Well that went by pretty quick…6 weeks gone. It seems like only yesterday we were introducing ourselves to everyone and realizing how many awfully boring engineering students were enrolled in this class. That was a joke everyone. Definitely one of the better classes I’ve had at Pitt; and I’m not just saying that. It really was a great class-the people and the material learned. I learned a lot and I think along with all of you, I became a little more expressive and outgoing and I think part of that came from the topic we were provided: class and labor at the university. We could’ve each had our own topic, and that would’ve been fine, but I think it was really cool that we all worked within one specific subject and built a kind of comradery in our class discussions. Not only did we all work on the same topic, but it was a topic that has affected us in some way or another and will continue to affect us in the future. Each of us, even if it was a miniscule difference, took a stance somewhat different from our peers, but the end result was that all of us—through our own research and the research of everyone else—became pretty well educated on the matter.
The biggest surprise to me was how much I did not know about class and labor at universities. From underpaid adjuncts to free tuition at foreign schools, much of the readings and research that I did in this class brought all new information to me. Being a student, I think it was a great topic to jump into because it gave me an awareness that I never had before. I am going to college, so it only seems logical to educate myself on how these schools operate and how they’ve changed over the years. It was interesting to explore some rising issues and issues that have been around for decades. How schools have become more and more like businesses over the last thirty years, and how schools have gotten away from an academic-focused environment have been the basic focuses of my research. All of us at some point or another came across research or readings that had to do with the rise of tuition; and even though not everyone’s subtopic was ‘rising tuition’, I think it affected all of our viewpoints in some way or another. I think it has also been the biggest problem in what our research has encompassed. The rise in tuition has become utterly insane compared to the rise of all other commodities, and people have really suffered for it. The fact that tuition keeps rising, but students and parents keep going into debt just to provide a better future is a sure sign that something needs to change.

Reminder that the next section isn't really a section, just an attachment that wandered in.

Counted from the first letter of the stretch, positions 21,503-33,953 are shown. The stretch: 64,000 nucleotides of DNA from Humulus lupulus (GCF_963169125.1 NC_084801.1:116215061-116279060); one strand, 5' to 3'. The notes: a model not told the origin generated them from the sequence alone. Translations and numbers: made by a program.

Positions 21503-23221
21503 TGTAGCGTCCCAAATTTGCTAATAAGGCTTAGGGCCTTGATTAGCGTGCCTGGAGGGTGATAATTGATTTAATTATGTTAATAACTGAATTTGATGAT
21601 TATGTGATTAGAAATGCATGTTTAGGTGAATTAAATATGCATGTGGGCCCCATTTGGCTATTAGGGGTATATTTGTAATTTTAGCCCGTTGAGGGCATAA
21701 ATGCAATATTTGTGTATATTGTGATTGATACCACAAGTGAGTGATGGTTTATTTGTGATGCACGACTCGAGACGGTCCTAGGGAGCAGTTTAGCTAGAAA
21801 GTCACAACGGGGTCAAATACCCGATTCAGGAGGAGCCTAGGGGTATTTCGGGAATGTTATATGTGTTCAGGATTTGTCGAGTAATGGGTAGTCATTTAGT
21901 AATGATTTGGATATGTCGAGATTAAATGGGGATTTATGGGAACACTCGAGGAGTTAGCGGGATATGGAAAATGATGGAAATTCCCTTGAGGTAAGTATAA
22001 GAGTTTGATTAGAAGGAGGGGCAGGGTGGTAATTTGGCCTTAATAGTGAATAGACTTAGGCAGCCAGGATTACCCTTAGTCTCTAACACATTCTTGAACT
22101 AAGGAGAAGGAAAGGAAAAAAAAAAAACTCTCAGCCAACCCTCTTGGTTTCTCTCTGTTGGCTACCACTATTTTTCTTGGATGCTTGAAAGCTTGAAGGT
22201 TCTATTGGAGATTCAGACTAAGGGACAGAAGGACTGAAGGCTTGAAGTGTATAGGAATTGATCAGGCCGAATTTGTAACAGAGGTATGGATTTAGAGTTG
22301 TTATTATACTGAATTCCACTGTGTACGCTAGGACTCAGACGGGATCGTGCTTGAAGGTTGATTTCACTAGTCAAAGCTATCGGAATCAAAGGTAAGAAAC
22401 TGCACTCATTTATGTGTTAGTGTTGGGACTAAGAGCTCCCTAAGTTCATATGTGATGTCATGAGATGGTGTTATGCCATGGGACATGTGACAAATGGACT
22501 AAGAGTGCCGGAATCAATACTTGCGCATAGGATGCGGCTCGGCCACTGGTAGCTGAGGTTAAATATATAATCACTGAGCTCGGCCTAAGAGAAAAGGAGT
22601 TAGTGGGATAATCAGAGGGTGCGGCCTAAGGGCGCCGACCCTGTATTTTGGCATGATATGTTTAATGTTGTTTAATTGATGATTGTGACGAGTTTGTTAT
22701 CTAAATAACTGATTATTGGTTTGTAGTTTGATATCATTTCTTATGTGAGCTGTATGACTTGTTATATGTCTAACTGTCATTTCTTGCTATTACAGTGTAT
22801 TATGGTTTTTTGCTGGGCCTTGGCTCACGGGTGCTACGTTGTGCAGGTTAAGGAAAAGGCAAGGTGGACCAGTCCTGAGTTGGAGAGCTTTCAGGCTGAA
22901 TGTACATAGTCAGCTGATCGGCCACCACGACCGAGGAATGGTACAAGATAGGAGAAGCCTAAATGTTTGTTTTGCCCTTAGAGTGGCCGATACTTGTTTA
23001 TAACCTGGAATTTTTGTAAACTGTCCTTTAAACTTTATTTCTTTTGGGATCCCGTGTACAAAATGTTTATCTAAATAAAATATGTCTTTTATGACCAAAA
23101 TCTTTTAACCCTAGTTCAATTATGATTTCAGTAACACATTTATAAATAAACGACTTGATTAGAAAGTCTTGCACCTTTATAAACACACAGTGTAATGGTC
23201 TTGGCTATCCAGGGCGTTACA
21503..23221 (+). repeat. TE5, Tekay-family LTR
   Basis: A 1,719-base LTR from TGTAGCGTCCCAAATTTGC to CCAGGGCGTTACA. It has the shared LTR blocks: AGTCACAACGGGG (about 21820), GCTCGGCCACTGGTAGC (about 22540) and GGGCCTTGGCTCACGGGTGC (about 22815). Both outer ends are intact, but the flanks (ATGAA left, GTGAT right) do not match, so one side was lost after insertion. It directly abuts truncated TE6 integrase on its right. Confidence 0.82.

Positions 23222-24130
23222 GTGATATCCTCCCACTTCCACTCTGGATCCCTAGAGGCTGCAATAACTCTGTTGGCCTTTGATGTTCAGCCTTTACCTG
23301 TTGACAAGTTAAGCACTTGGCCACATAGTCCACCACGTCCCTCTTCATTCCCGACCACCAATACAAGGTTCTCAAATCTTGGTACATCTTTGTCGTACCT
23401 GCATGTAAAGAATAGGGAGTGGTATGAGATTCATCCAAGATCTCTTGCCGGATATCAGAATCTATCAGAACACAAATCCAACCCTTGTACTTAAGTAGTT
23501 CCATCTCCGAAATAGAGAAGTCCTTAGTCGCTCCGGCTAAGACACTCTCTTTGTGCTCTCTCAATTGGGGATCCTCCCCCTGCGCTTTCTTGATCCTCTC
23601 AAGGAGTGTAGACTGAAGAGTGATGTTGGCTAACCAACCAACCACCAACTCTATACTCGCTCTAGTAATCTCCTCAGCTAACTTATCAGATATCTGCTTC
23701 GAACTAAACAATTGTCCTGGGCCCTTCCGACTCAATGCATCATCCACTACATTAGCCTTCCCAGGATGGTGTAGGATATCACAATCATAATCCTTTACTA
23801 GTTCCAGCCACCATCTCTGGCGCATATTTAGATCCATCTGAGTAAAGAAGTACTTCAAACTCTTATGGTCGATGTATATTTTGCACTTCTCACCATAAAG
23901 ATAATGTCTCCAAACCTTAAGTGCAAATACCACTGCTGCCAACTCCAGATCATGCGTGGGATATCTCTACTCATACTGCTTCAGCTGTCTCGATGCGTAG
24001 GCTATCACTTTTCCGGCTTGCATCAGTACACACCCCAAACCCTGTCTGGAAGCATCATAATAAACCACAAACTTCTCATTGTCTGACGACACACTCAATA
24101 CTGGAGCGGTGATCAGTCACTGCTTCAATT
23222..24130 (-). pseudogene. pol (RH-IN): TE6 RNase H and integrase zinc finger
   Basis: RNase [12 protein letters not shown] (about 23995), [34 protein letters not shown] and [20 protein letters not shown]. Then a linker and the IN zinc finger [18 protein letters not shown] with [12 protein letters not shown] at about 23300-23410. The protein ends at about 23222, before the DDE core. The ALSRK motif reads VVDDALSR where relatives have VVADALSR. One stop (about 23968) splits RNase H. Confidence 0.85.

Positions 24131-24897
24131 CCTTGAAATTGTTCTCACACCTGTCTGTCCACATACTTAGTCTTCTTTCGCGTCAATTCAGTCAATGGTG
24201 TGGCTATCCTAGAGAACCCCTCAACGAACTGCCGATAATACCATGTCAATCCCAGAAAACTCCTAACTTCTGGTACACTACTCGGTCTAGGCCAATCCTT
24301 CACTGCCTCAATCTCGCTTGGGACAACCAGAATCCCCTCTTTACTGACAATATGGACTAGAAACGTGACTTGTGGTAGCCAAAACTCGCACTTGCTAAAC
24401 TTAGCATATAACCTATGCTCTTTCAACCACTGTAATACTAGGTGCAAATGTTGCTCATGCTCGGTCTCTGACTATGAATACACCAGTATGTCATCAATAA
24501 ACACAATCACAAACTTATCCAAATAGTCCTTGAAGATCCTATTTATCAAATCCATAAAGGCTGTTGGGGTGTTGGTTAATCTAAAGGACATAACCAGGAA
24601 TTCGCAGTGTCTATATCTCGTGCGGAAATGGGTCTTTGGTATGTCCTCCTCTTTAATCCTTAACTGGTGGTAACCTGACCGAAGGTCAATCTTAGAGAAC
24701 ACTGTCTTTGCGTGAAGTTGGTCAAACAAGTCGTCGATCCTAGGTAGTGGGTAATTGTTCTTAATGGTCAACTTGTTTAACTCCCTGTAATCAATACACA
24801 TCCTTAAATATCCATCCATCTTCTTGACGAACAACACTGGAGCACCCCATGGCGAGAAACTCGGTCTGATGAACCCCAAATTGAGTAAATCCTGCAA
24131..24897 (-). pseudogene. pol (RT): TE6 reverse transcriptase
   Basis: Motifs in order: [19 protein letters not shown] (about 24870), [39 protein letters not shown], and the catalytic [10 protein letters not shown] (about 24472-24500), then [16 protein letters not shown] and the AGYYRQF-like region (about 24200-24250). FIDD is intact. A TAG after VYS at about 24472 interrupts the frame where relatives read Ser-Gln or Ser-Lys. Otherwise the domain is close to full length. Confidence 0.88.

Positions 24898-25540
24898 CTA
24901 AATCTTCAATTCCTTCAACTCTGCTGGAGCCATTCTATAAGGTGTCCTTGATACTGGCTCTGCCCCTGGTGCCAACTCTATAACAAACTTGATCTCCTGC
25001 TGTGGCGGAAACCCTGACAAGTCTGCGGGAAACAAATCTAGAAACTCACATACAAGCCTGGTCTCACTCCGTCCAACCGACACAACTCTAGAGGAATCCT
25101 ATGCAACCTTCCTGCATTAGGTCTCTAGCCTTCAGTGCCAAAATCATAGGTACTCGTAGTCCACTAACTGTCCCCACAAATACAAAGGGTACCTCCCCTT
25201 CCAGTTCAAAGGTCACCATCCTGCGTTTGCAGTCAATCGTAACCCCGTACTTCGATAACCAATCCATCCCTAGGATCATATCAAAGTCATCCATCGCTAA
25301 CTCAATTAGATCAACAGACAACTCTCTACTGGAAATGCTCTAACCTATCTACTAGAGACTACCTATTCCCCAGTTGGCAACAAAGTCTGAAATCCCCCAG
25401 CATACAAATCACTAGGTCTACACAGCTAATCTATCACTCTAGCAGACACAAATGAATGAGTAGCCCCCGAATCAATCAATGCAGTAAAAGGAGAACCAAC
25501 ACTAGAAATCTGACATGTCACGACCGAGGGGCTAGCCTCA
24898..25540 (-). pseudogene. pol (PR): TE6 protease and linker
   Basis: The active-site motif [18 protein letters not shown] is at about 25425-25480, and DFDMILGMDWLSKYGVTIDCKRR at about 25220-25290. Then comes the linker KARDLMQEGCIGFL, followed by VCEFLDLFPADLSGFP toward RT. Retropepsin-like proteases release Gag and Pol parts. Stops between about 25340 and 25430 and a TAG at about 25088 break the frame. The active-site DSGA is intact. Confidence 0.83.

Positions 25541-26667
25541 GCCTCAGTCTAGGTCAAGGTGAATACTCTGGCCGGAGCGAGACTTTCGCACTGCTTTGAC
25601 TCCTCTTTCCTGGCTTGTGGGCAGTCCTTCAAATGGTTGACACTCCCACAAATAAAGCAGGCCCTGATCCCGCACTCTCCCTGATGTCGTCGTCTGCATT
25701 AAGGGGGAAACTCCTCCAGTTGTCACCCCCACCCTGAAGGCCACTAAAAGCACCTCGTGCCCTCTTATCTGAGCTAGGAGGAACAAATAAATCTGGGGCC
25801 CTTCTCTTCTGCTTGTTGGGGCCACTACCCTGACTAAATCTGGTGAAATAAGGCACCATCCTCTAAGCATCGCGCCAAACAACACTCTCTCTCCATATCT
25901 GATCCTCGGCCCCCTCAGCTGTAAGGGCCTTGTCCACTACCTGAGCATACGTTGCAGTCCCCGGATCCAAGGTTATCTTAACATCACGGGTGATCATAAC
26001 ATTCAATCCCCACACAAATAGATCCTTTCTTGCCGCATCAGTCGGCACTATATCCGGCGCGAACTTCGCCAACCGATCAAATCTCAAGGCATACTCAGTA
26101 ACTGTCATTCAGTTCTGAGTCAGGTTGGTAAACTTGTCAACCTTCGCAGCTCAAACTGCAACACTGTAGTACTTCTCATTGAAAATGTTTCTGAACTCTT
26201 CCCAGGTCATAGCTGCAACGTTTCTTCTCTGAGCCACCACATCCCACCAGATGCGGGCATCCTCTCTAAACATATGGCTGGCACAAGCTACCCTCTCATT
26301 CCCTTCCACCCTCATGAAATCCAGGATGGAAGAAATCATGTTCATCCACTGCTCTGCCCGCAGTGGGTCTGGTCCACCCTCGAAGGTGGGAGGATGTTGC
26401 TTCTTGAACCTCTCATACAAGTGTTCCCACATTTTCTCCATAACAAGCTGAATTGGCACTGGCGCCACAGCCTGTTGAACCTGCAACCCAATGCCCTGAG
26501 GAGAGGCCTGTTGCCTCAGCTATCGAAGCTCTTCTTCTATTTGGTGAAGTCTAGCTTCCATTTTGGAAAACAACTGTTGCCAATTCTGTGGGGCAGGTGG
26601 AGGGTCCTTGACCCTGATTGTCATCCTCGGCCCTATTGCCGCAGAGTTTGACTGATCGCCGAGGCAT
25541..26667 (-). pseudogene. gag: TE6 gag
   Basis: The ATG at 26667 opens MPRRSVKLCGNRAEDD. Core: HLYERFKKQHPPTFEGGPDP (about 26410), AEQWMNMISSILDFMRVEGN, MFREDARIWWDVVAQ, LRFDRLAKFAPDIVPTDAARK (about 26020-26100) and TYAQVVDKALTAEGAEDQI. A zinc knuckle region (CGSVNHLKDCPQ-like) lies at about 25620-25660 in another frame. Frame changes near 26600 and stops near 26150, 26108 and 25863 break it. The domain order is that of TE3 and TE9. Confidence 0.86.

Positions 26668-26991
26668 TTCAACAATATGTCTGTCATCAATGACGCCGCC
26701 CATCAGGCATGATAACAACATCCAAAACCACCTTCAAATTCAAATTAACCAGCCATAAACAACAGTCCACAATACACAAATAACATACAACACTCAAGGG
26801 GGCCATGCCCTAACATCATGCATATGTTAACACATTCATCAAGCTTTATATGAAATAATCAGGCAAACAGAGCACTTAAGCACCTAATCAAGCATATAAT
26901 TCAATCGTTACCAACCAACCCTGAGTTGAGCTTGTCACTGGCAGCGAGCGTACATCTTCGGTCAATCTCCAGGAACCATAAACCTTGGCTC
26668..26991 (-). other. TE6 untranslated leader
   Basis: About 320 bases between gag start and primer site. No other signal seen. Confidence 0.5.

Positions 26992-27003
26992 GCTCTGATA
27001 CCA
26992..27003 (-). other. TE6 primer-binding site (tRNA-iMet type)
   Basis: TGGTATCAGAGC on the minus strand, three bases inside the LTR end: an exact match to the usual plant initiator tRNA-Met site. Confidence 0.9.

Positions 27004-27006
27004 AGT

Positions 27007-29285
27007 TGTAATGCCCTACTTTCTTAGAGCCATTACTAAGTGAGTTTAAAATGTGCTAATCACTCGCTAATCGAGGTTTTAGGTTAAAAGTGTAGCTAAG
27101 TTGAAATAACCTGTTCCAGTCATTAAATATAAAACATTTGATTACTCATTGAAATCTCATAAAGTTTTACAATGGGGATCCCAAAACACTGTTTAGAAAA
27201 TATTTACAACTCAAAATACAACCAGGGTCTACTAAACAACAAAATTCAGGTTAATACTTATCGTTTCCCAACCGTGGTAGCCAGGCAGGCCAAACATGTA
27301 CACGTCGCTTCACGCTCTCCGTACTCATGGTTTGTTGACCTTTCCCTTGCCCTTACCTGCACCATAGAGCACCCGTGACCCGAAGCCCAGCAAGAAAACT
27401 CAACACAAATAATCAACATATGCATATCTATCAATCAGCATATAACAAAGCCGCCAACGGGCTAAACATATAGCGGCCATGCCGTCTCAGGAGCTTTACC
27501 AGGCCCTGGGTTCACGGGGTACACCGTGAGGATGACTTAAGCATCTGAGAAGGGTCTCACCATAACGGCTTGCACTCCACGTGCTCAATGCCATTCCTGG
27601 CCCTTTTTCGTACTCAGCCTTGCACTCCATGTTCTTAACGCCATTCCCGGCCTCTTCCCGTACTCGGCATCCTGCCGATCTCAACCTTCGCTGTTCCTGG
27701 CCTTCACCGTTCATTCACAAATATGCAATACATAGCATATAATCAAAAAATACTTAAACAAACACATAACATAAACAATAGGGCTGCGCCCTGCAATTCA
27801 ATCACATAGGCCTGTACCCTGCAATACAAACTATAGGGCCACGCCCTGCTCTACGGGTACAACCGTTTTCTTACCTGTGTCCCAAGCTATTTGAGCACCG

After all the readings, class discussions, and further research, I have truly begun to think differently of universities, and even my own university. In talking to friends and colleagues, I have slowly started to see how these issues on class and labor do affect more people than I originally thought. People that I’ve worked with in classes, drank a beer with at Hems, or have just seen around school…all seem to have been affected by some of the issues we’ve discussed. The disheartening thing to me though, is that it doesn’t seem like a lot of these people really know how bad it is…and how bad it is getting. Things do need to change at universities and I think educating ourselves about the problem is a great first step to do that.